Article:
Here you’ll find the great plastic food samples that are usually found in front of restaurants. As well as many miniature versions for refrigerator magnets or keychains. And, for the very creative, you can pick up your own kit to make your own bowl of plastic food like spaghetti or ramen at home.

I have a few sushi magnets and love them. Great gifts for your foodie friends.

Ganso Shokuhin Sanpuruya 元祖食品サンプル屋

Solamachi East Yard 4th Floor

03-5809-7089

10:00 – 21:00 daily

*photos come from the Sky Tree Solamachi site and the Ganso site.

Kappabashi – Okuda Shouten Shiten for Bamboo Products

Okuda Shouten Shiten in Kappabashi

Okuda Shouten Shiten in Kappabashi

Okuda Shouten Shiten is on the rightside

This shop features bamboo products. Strainers, steamers, bamboo baskets for soba, tempura, or for large strainers, chopsticks,handai for making sushi rice, bento boxes, bowls for miso soup.

Okuda Shouten Shiten オクダ商店支店

Taito-ku, Nishi-Asakusa 1-5-10

Phone: 03-3844-4511

www.kappabashi.or.jp/shops/32.html (Japanese)

Support Tohoku – Kessenuma Shop in Ginza

Kessenuma Shop

Kessenuma Shop

Antenna shops showcase food and other products from a certain area, usually a prefecture in Japan. I love to shop at antenna shops for hard-t0-find shochu, sake, regional seafood, and other items like miso. It is a good place to pick up omiyage for friends, or things for yourself.

Recently in Ginza, across the street from the Sony building, a shop featuring the food of Kesenuma, in Miyagi prefecture. A restaurant on the second floor is scheduled to open from November 3rd. Tuna and sanma are two seafood that Kesenuma is known for so look for these, and much more, at the restaurant. Kesenuma is a big seafood port that was hit by the tsunami.  The space for the shop was offered to the city of Kesenuma rent-free and the shop is expected to remain open until August 2012.

The Asahi newspaper reports that other cities that have been affected, like Hachinohe, Kamaishi, Ishinomaki, and Iwaki, may also be participating in the antenna shop.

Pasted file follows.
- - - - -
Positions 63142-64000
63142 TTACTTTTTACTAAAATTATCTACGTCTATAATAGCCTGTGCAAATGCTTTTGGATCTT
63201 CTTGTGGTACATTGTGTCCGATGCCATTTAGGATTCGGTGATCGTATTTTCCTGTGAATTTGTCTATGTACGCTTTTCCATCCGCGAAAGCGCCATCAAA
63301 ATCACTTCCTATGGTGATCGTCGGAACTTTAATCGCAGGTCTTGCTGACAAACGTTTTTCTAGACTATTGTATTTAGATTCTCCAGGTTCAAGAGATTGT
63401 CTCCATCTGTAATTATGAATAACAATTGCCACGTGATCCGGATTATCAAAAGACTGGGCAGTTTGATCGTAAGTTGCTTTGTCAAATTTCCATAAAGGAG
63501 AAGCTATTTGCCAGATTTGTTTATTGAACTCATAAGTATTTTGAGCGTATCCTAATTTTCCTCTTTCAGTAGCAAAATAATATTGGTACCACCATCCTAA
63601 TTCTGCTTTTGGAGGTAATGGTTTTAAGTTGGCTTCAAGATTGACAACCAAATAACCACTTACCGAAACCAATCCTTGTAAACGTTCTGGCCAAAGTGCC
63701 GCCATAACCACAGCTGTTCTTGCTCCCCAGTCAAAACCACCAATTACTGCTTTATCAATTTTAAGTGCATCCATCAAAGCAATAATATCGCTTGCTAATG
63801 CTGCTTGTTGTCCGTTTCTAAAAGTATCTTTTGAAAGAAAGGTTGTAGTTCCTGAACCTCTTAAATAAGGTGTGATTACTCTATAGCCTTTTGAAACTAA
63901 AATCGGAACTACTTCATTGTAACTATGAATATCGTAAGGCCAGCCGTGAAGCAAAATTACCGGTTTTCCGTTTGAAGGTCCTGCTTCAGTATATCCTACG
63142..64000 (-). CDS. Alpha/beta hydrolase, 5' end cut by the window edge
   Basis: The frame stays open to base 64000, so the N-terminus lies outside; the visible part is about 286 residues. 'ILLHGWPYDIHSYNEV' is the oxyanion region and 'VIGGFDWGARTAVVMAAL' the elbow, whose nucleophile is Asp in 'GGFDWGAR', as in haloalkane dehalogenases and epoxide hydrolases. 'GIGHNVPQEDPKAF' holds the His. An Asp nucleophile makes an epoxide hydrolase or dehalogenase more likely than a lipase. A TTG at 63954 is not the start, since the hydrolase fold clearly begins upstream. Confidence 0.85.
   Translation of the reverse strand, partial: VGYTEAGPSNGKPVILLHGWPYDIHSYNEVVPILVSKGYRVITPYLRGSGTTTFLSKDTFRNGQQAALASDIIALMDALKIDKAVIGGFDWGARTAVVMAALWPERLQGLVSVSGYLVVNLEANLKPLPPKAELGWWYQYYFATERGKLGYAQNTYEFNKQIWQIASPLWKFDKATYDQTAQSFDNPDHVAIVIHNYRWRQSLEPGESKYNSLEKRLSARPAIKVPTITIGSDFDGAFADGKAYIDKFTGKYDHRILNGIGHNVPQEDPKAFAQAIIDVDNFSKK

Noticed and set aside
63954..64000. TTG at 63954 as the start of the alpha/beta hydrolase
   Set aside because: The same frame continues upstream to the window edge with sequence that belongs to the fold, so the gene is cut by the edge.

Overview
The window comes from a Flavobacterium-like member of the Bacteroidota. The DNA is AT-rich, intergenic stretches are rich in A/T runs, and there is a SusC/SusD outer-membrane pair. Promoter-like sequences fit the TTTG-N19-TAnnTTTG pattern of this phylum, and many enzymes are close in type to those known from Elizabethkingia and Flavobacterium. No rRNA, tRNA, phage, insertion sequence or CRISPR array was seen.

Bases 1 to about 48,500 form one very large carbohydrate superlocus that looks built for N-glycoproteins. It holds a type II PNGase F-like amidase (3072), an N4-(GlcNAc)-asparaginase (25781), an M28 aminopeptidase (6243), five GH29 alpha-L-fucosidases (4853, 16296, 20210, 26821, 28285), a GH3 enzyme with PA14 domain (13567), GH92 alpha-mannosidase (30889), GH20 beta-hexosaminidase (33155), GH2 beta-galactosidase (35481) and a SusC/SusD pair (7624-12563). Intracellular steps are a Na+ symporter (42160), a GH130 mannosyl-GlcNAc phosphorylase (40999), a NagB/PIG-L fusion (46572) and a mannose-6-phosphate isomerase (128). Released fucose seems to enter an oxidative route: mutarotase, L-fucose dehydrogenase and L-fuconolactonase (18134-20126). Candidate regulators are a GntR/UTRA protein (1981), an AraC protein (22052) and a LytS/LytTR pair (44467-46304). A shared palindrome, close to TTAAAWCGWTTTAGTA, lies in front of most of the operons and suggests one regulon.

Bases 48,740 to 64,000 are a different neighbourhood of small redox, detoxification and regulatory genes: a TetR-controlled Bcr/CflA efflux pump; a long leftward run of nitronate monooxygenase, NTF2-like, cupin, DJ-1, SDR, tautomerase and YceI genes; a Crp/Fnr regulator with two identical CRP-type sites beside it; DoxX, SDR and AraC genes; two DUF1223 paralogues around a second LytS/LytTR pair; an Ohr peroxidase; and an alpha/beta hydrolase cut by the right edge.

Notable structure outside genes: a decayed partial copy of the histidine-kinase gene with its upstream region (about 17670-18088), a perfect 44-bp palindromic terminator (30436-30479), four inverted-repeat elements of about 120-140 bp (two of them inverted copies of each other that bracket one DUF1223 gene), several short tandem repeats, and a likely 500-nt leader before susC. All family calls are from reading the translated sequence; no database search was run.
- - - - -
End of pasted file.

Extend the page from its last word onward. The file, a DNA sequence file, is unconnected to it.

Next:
Chuo-ku, Ginza 5-2-1

Where do Tokyoites Shop for Food?

So where do Tokyoites do their grocery shopping? There are large supermarkets, like Ito Yokado, Daiei, or Seiyu (a subsidiary of Walmart) but these require a lot of space so are usually found a bit out of the city. There is an Ito Yokado a few stops from Tokyo station on the Tozai line at Kiba, definitely worth visiting if you are curious about a large Japanese supermarket. In the city there are smaller supermarket chains like Akafudado, Inageya or Queens Isetan. As well, there are discount supermarkets, my particular favorite is called OK. It is like a regular supermarket, just cheaper. These three types of supermarkets are good for one-stop shopping. I go to these shops when I am limited on time.

I round out my shopping at 100 (or 99) yen shops like Daiso or Lawson 100. Here I pick up sundries like dried shiso (yukari) and kitchen or tableware. These shops are everywhere (we live on top of one) so I usually end up going in at least once a day for one thing or another. Something to drink, an onigiri between meals, or some chips, these shops have a wide variety of products.

If time permits, I prefer shopping at shotengai, or shopping arcades. Small specialty shops for items like tofu, rice, seafood, produce, or tea. Here you’ll find freshly made tofu or you can have the fishmonger help you select seasonal seafood and have him filet it for you. I wrote a piece on shotengai for Metropolis magazine.